Resources

Avoiding the risks associated with ambiguous marketing claims

published in McAfee & Taft tIPsheet | December 2, 2015

Made in the USA

By Jessica John Bowman

Your business likely has a designated team responsible for developing memorable and informative marketing materials. But does that team include someone who can objectively review your materials to identify the risks associated with your marketing campaign? If not, it’s time to add some new players to your team.

Numerous businesses incorporate seemingly innocuous, commonly used claims, such as “all natural” and “made in the USA,” in their marketing campaigns. But claims such as these have come under fire in recent years, and many companies who make these and other representations have been forced to defend themselves against allegations of false advertising.

False-advertising claims are most often the result of a disagreement over the meaning of an ambiguous term. For example, a company that does not use artificial flavors or colorings in its product might consider its product to be “all natural,” but a consumer might disagree if the product includes genetically modified ingredients. Likewise, a company that assembles its product in the United States might mistakenly believe its product to be “made” in the United States, but the consumer (and the Federal Trade Commission) will likely disagree if the product is made using foreign parts. When companies and consumers disagree over the meaning of a term, the result is consumer confusion and, in some cases, litigation.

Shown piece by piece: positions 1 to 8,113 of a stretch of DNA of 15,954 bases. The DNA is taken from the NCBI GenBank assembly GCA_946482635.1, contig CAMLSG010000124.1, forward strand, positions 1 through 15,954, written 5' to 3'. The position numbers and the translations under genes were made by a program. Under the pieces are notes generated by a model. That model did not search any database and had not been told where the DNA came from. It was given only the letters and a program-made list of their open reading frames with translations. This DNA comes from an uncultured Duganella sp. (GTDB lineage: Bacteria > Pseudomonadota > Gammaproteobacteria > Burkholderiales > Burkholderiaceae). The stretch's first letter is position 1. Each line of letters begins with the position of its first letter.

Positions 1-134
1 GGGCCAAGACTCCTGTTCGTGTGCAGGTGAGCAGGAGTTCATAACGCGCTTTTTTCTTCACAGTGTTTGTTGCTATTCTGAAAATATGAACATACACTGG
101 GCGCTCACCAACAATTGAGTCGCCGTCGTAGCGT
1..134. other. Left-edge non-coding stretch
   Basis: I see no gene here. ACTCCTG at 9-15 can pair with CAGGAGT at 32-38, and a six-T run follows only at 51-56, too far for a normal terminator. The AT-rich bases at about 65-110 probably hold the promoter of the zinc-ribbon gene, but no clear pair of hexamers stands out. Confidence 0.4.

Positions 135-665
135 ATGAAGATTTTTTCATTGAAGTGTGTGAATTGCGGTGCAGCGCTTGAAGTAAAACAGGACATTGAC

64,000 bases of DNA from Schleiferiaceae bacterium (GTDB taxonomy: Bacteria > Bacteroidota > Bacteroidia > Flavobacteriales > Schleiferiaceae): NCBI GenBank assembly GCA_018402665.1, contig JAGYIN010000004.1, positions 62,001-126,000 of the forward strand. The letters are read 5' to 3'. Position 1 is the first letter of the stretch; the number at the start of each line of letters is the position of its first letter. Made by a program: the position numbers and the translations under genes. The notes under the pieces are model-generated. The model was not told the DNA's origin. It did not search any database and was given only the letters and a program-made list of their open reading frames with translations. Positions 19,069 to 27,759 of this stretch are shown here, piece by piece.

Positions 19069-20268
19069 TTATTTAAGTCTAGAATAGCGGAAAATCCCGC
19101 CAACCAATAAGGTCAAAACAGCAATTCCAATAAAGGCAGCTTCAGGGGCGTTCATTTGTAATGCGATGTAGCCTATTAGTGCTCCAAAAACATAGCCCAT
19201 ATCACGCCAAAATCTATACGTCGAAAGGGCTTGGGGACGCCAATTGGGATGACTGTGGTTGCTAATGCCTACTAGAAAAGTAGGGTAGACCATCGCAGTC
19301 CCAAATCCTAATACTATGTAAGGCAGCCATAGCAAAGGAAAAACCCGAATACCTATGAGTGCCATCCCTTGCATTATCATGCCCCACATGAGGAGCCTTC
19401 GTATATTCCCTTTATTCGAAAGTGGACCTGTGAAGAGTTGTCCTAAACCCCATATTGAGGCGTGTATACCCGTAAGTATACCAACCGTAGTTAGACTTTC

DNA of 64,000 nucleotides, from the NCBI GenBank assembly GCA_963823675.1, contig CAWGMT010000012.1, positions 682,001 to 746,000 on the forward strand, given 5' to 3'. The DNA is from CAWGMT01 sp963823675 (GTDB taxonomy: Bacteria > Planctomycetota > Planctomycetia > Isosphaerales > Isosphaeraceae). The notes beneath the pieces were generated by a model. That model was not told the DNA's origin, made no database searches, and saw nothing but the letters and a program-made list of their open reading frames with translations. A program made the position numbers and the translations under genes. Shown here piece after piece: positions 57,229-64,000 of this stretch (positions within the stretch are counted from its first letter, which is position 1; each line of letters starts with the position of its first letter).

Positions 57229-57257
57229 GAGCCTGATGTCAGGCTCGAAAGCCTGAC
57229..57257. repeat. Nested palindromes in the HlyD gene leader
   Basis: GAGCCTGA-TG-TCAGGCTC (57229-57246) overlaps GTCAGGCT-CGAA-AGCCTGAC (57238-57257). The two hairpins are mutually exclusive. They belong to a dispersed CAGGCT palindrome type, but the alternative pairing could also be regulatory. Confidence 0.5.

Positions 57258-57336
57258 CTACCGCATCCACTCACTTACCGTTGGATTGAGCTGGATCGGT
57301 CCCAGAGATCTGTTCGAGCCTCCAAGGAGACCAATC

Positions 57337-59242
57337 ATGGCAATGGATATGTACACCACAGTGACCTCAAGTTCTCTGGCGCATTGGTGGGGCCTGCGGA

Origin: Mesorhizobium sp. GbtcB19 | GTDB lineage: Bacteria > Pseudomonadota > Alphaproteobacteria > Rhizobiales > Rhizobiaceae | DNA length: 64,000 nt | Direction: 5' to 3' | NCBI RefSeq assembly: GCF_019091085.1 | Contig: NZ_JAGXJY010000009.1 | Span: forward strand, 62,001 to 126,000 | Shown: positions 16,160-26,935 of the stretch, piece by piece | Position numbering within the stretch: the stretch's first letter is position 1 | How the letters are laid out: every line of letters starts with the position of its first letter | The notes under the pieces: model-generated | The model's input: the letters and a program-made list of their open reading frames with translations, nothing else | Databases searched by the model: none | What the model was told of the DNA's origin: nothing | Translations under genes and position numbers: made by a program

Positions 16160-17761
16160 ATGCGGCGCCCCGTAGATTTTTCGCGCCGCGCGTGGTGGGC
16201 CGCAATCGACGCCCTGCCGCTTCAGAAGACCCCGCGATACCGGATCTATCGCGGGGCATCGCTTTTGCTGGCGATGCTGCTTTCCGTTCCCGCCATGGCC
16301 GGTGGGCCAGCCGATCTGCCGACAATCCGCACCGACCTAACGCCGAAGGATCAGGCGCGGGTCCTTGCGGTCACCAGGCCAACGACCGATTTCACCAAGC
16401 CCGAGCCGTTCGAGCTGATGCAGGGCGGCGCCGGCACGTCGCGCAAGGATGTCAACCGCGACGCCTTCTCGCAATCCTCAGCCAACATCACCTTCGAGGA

Some companies have managed to successfully defend their use of these and other disputed claims in their marketing campaigns. But even if you can successfully defend yourself against allegations of false advertising, the cost of defending against a false-advertising claim ordinarily outweighs any benefit resulting from the use of ambiguous or commonly misused marketing terms. The best way to limit your risk of becoming the target of a false-advertising lawsuit is to perform a risk analysis before greenlighting a new marketing campaign. Review both your product and the claims you make regarding your product – whether those claims are made on the product packaging, in your advertisements, or on your website and/or social media platforms – to determine which claims, if any, could be misconstrued by consumers. In most cases, any ambiguities can be cleared up quickly and inexpensively by either removing the ambiguous claim or by providing additional information.